A school in Florida has banned poetry read at Joe Biden’s inauguration after just one complaint.
The anonymous parent said Amanda Gorman’s poem The Hill We Climb “was not educational” and contained “messages of hate indirectly (sic),” adding that it could “cause confusion and indoctrinate students.”
Gorman, 25, said on Instagram she was “gutted” that poetry was banned from elementary school in Miami-Dade County.
He said, “Let’s be clear, most of the banned works are by authors who have struggled for generations to make it onto shelves. Most of these censored works are by queer, non-white voices.”
Gorman said she wrote the poem “so all the young people could see each other in a historic moment” and that she received “countless letters and videos” from children inspired to write their own poem.
“Depriving children of the opportunity to find their own voice in literature is a violation of their right to freedom of thought and speech,” he added.
The ban on the poem comes at a time when Gov. Ron DeSantis and a number of other politicians are moving to make Florida a more restrictive and less tolerant state.
The Human Rights Campaign joined the NAACP, the League of United Latin American Citizens, the Florida Immigrant Coalition and Equality Florida on Tuesday in issuing travel or relocation advisories for the Sunshine State.
The Hill We Climb – Amanda Gorman
When day comes, we wonder where can we find light in this endless shadow?
The loss we bear, a sea we must wade.
We braved the belly of the beast.
We have learned that stillness is not always peace,
and the norms and notions of what is “right” is not always justice.
Yet, the dawn is ours before we know it.
Somehow we do.
Somehow we have stood and witnessed a nation that is not destroyed,
but simply unfinished.
We, the successors of a country and an era where a skinny black girl descended from slaves and raised by a single mother can dream of becoming president, only to find herself acting for one.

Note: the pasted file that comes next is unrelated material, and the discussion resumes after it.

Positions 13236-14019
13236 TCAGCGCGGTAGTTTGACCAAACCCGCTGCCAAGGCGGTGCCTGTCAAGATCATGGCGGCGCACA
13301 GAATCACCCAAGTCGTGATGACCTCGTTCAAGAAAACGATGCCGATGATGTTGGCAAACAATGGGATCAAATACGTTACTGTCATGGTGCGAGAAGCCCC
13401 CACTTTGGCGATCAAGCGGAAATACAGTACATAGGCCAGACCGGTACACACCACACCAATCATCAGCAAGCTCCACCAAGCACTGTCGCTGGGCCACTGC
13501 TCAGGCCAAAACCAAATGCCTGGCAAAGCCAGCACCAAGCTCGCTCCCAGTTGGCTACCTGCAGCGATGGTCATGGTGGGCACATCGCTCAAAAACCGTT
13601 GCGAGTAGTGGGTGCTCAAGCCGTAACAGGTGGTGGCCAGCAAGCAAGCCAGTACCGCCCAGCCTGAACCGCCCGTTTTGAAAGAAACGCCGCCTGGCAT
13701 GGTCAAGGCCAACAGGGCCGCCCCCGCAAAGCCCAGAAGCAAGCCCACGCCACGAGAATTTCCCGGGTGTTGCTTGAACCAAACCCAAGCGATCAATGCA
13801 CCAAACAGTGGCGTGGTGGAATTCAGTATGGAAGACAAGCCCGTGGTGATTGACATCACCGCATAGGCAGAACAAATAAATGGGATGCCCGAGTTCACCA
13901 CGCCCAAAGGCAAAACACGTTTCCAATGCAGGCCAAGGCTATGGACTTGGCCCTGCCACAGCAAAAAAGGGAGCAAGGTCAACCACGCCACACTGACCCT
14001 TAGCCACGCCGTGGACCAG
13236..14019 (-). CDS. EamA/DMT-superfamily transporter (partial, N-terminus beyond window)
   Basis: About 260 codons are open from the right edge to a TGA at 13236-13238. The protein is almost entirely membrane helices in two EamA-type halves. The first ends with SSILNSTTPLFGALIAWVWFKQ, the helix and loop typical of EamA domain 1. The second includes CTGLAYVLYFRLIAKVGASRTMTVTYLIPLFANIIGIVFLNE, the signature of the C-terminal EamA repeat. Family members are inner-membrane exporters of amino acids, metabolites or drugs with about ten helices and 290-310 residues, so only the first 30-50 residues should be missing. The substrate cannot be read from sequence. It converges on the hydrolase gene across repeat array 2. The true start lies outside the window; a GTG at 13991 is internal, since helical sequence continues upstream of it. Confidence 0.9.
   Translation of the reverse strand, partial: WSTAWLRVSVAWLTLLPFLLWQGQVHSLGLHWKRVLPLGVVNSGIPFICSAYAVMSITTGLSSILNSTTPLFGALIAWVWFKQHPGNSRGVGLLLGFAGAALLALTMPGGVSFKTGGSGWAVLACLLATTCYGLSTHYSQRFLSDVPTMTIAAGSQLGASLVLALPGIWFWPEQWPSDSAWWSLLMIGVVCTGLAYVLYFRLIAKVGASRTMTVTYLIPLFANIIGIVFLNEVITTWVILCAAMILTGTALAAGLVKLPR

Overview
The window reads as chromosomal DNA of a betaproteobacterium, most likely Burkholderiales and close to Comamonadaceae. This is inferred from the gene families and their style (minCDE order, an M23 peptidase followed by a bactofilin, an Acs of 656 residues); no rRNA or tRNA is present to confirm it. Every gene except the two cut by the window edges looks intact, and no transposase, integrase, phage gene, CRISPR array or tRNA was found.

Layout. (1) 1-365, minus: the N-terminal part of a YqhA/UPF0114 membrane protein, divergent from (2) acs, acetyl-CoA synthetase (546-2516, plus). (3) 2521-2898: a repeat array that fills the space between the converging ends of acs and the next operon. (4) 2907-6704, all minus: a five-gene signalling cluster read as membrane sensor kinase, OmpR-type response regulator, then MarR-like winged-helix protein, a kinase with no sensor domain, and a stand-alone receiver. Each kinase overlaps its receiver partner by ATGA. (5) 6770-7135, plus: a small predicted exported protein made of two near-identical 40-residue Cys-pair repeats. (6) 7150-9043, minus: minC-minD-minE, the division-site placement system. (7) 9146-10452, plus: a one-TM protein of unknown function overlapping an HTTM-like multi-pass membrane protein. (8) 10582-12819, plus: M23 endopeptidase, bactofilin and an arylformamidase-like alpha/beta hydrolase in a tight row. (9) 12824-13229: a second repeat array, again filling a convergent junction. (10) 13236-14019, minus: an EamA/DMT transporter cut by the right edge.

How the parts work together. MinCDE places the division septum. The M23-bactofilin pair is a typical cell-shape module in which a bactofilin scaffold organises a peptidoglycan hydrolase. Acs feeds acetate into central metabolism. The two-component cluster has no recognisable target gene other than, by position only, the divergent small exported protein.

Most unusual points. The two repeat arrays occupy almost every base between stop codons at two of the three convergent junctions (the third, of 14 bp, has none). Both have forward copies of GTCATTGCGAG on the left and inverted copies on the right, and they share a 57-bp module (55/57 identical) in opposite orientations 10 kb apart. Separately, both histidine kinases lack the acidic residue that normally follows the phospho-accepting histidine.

Read the full poem here
“Openly hostile” laws and policies.
The LGBT+ advocacy group said it was not calling for a boycott of travel to Florida, but wanted to highlight new laws passed by the Republican-controlled state legislature that are hostile to its community, limit abortion access and allow Floridians to carry concealed weapons without a permit.
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The NAACP, the oldest civil rights organization in the United States, said last weekend that tourists should understand that the state “devalues and marginalizes the contributions and challenges faced by African Americans and other communities of color.”
He also said recent laws and policies advocated by DeSantis and others are “overtly hostile” towards these groups and LGBTQ+ people.
In recent months, Florida’s leaders have:
• Supported measures that ban state colleges from having programs on diversity, equality and inclusion, as well as critical race theory
• Passed the Stop WOKE Act, which limits discussions based on race in schools and businesses
• Prohibited local governments from giving money to organizations that issue ID cards to people illegally in the United States
• Invalid driving licenses held by irregular migrants
• Hospitals that accept Medicaid have required a citizenship question to be included on forms, something critics say is meant to prevent illegal migrants from seeking medical care
• Tried to limit discussion of LGBTQ topics in schools and to remove books with gay characters from libraries
Equality Florida said, “Taken together, Florida’s list of laws and policies targeted at fundamental rights and freedoms pose a serious risk to the health and safety of those traveling to the state.”
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“A Shadow of Fear”
Lydia Medrano, Southeast vice president of the League of Latin American Citizens United, said Governor DeSantis’s actions had “created a shadow of fear within communities across the state.”
Florida is one of the most popular states in the US for tourism: More than 137.5 million visited the state last year, and the industry supports 1.6 million jobs.
Democratic mayors distance themselves from the state governor
Perhaps with that in mind, some of the state’s Democratic mayors were quick to distance themselves from the state’s intolerant image.
St. Petersburg Mayor Ken Welch tweeted: “Everyone is always welcome and will be treated with dignity and respect.”
Tampa Mayor Jane Castor tweeted, “Diversity and inclusion are central to what makes Tampa one of America’s greatest and friendliest cities. That will never change no matter what happens in Tallahassee.”
Mr. DeSantis is expected to announce Wednesday that he will run for the Republican presidential nomination.